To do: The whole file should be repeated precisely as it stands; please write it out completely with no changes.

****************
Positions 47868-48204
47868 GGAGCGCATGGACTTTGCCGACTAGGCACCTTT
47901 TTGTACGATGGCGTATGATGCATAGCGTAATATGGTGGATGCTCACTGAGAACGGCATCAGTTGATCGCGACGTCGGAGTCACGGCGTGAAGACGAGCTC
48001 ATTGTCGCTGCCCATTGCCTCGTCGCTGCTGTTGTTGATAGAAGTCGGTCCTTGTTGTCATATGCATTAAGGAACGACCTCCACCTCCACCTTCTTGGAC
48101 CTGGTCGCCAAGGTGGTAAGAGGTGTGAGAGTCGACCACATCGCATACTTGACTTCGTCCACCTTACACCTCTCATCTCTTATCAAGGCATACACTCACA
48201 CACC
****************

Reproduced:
Positions 47868-48204
47868 GGAGCGCATGGACTTTGCCGACTAGGCACCTTT
47901 TTGTACGATGGCGTATGATGCATAGCGTAATATGGTGGATGCTCACTGAGAACGGCATCAGTTGATCGCGACGTCGGAGTCACGGCGTGAAGACGAGCTC
48001 ATTGTCGCTGCCCATTGCCTCGTCGCTGCTGTTGTTGATAGAAGTCGGTCCTTGTTGTCATATGCATTAAGGAACGACCTCCACCTCCACCTTCTTGGAC
48101 CTGGTCGCCAAGGTGGTAAGAGGTGTGAGAGTCGACCACATCGCATACTTGACTTCGTCCACCTTACACCTCTCATCTCTTATCAAGGCATACACTCACA
48201 CACC